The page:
With this rapid advancement came about moral quandaries. There simply was no way to build early civilizations without slavery. From the earliest writings, we know that the very first laws ever constructed had to do with keeping the poor doing the work of the rich (who made the laws). It was just the way of life. When humans figured out that they could harvest the energy of non-human muscle, like the muscle power in horses, they used horses, meaning fewer humans had to donate their muscle energy. Slavery decreased (this was a fascinating aspect of this book and is something I want to spend more time thinking about-- how morality arose not from consciousness but from our energy needs!!!). When machines were finally build, horse muscles (horsepower) was replaced by machine power (still called horsepower). This reduced our need to use humans and animal muscle. Interestingly, humans began to focus more on human and animal rights only once they no longer needed their muscle power to bring about the advancement of their societies.

That is how a storytelling author might have written Smil's book.

Where Smil diverges from the story telling Harari's of the world is that he will not construct a story that flows, is easy to follow, where the facts are kept to a minimum. No, you will be overloaded with facts. Smil will not merely convey that there was a transfer of horsepower from horse muscle to machine energy output. He will tell you exactly how many Watts were harvested from horses, from slaves, from machines. Smil will do this on every page, and it will undoubtedly make this book much harder to read than other books. You will not be able to just sail along sinking into the type of daydream induced when reading deeply satisfying histories as told by authors like Harari. Your brain will have to constantly work to keep track of what these figures really mean for how energy transformed human existence from the prehistoric practices of hunting down one's food and roaming the earth to feed the human body to the advances we have witnessed so far, such as agriculture, the industrial revolution, the computer revolution, and conquering space, to the projected advances for the future of our species. You will have to ingest the extremely detailed facts and then remind yourself, constantly, where you are in the sweeping narrative. However, if you can do that, you experience reward beyond anything a more superficial book could produce. Smil's facts are relentless, but my god do they really drive home his points! I knew I would be interested in how much energy humans harvested from the power of water and the water-wheel driven mills that built our early modern cities or how much power it really took to build the pyramids (a much different answer than you will find from past experts), but never thought I would be interested in exactly how much energy humans could harvest from dung or whale oil. Turns out, I am very interested.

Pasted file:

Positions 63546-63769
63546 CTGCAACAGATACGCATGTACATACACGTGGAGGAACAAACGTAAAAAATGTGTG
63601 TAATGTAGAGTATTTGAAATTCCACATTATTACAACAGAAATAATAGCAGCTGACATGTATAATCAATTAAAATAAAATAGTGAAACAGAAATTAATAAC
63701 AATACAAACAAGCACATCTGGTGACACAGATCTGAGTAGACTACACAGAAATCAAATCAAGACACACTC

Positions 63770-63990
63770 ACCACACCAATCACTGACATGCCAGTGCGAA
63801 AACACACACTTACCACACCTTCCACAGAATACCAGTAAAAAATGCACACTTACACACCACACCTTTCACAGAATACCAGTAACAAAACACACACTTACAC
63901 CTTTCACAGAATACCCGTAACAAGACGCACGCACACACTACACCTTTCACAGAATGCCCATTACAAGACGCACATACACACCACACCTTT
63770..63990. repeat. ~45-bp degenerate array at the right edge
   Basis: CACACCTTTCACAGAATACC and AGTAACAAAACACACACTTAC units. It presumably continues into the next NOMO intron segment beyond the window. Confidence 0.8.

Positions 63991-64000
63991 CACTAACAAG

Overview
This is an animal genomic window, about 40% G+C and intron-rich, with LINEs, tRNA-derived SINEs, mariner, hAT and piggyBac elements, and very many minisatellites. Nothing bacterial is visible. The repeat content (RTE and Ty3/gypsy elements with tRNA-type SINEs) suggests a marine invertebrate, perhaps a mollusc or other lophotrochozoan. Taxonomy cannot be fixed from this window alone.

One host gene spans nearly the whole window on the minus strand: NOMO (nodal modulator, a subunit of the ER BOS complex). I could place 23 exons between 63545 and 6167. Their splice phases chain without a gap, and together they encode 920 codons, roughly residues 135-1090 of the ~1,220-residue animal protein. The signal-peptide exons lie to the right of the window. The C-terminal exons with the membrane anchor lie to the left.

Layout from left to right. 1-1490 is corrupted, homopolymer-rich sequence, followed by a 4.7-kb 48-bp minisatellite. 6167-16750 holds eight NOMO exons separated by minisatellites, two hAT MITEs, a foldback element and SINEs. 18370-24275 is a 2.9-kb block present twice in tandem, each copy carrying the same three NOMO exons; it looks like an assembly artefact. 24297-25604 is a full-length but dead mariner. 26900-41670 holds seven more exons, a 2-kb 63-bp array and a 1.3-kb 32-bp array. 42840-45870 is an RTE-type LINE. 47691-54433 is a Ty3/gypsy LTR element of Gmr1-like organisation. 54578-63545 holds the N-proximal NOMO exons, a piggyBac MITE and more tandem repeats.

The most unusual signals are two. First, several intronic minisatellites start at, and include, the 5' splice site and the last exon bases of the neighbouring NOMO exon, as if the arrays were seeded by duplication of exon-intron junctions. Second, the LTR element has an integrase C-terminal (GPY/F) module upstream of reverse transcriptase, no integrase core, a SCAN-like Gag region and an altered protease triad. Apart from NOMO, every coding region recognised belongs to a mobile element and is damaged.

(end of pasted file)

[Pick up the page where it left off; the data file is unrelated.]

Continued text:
Smil examined the costs of the energy we harvest. For example, what happens when humans harvest so much energy from fossil fuels for so many years? We drive climate change/global warming on a very large scale. These are things we need to take into consideration as we decide exactly how we humans will go about harvesting energy in the future.

While reading this, I could not help but think of one scientist from the past who would have loved, so much, to have been alive to read this book. In 1944, Schrödinger asked, "What Is Life?". He answered that question by suggesting that life occurred when something went on resisting entropy longer than expected. That is, an organism is exceptional at creating a pocket of space in which energy is ingested and cycled. Schrödinger would have loved to have had access to Smil's data. Smil could have informed Schrödinger exactly how living organisms went about ingesting the energy from the sun or from the hot core of earth and how exactly those organisms went about cycling that energy. The entire reason I want to reread this book is to think deeply about how every single organism, from the first cells without mitochondria to the more advanced cells that captured it, from the first plants to boney fish, from tiktaalik to tree shrews to us and to Earth itself -- how each organism ingested, harvested, and repacked energy so that it could keep going on longer than expected. I don't just want to know that it did. I want to know exactly *how* it did.

Thank you Smil for this challenging, insightful, and exquisite book.
#tagsgiving #sweepstakes #CivilizationBuilding

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If you care about energy...

Read this book, understand the numbers, and understand the challenge. Fittingly, there is a lot of misdirected human energy that will be usefully harnessed as a result of reading this. Intelligently applied energy = civilization.

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  • fiyi
  • 05-29-18

Too longwinded

Got this because Bill Gates recommended it and I love most of his reading list. But this one I found to be more a listing of facts than many real insights.

1 of 1 people found this review helpful